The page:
Author: Ann Chamberlin
Release Date: 2006
Genre: Social Science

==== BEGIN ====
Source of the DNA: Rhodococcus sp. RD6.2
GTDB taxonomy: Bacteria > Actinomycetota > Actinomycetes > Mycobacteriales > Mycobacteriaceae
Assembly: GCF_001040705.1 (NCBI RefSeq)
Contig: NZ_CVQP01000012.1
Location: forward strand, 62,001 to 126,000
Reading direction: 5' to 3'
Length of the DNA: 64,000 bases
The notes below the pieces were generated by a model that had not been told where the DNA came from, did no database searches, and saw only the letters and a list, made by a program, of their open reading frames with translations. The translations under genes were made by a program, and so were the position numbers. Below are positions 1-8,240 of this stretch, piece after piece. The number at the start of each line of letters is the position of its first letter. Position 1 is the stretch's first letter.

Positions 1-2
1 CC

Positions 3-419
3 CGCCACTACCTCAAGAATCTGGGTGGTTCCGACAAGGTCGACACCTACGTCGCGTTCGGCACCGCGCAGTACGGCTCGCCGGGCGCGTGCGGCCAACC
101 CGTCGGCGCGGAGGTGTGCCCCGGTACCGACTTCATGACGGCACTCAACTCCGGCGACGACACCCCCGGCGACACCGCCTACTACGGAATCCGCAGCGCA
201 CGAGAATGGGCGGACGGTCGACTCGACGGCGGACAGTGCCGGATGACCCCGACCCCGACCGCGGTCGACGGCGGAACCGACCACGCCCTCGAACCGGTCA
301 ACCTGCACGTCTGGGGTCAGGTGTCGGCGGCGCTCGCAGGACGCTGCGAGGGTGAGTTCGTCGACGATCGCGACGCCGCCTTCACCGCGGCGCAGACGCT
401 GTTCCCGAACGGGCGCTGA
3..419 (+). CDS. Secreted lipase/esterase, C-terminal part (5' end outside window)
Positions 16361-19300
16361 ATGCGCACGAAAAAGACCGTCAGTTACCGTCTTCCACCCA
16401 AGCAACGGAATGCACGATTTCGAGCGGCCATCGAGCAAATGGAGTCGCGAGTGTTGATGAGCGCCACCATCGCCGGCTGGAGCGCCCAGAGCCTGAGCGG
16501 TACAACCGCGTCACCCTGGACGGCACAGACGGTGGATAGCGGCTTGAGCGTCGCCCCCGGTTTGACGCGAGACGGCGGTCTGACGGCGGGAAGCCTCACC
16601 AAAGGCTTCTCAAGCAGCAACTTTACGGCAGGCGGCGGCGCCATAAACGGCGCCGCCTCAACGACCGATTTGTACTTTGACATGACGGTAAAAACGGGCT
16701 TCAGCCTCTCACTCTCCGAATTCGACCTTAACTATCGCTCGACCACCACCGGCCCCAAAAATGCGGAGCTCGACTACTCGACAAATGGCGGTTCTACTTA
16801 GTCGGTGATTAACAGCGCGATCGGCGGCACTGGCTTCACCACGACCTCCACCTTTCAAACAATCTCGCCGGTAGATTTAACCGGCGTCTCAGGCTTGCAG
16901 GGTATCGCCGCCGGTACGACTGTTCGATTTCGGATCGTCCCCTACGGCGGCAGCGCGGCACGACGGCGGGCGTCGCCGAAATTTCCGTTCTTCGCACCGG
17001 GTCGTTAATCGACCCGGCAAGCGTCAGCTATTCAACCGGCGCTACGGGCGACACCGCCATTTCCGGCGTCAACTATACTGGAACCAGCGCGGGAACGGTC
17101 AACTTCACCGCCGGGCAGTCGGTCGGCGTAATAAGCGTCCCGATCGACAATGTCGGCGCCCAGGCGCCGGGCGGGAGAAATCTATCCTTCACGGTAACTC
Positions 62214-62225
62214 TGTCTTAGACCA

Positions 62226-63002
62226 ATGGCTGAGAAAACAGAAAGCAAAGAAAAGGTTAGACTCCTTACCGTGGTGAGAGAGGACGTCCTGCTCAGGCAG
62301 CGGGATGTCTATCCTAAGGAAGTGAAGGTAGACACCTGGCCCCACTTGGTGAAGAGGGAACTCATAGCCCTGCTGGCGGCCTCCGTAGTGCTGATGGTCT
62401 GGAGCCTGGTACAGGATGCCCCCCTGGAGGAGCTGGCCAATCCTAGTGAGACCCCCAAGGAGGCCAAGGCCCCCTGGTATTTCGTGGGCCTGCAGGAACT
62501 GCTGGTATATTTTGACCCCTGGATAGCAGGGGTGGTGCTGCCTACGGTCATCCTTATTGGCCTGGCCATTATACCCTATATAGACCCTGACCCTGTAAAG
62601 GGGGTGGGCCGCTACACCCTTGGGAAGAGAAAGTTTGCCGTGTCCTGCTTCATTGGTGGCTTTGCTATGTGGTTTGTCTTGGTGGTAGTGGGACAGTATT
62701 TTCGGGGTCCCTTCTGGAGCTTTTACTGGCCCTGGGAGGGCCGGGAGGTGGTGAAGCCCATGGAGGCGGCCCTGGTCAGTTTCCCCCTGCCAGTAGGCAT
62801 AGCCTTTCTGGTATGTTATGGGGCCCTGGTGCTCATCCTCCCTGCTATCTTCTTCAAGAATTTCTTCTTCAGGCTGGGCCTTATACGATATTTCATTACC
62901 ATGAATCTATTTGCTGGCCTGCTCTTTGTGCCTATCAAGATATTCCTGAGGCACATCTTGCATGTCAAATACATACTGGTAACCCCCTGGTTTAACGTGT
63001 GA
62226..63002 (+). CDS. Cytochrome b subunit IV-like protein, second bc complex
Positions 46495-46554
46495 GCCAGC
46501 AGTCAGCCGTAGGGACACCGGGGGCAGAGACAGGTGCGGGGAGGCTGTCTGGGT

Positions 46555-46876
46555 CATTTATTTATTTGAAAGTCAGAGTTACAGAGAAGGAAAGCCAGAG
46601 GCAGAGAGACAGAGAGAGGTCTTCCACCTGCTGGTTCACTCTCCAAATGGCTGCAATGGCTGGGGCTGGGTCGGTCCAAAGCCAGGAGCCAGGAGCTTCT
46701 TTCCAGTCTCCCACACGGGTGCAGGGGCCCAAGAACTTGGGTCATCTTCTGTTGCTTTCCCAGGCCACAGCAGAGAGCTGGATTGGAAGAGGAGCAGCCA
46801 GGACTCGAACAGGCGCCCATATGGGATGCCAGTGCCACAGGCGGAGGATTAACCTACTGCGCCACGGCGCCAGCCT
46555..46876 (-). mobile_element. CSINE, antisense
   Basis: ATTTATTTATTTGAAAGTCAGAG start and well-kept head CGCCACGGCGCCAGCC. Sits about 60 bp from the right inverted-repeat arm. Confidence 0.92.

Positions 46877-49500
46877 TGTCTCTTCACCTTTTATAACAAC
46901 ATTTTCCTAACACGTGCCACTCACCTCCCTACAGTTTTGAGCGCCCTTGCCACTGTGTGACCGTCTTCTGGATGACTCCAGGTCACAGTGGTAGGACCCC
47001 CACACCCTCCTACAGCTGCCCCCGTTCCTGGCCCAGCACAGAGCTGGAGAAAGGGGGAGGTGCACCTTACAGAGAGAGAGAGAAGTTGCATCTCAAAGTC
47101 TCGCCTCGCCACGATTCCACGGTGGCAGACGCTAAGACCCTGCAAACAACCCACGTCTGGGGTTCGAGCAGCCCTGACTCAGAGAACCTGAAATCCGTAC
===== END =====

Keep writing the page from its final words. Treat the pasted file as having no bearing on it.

Learn how the seclusion of women can be used as a feminist defense against exploitation?and as an empowering force Internationally acclaimed author Ann Chamberlin's book, A History of Women's Seclusion in the Middle East: The Veil in the Looking Glass is a critical interdisciplinary examination of the practice of seclusion of women throughout the Middle East from its beginnings. This challenging exploration discusses the reasons that seclusion may not be as oppressive as is presently generally accepted, and, in fact, may be an empowering force for women in both the West and East. Readers are taken on a controversial, belief-bending journey deep into the surprising origins and diverse aspects of female seclusion to find solid evidence of its surprising use as a defense against monolithic cultural exploitation. The author uses her extensive knowledge of Middle Eastern culture, language, and even archeology to provide a convincing assertion challenging the Western view that seclusion was and is a result of women's oppression. A History of Women's Seclusion in the Middle East goes beyond standard feminist rhetoric to put forth shocking notions on the real reasons behind women's seclusion and how it has been used to counteract cultural exploitation. The book reviews written evidence, domestic and sacred architecture, evolution, biology, the clan, the environment for seclusion, trade, capital and land, slavery, honor, and various other aspects in a powerful feminist argument that seclusion is actually a valuable empowering force of protection from the influence of today's society. The text includes thirty black and white figures with useful descriptions to illustrate and enhance reader understanding of concepts. A History of Women's Seclusion in the Middle East discusses at length: prehistoric evidence of seclusion the sense of honor in the Middle East a balanced look at the Islamic religion the true nature of the harem the reasons for the oppression by the Taliban the positive aspects of 'veiling' seclusion as a defense against capitalist exploitation and other challenging perspectives! A History of Women's Seclusion in the Middle East is thought-provoking, insightful reading for all interested in women's history, feminism, and the history and culture of the Middle East.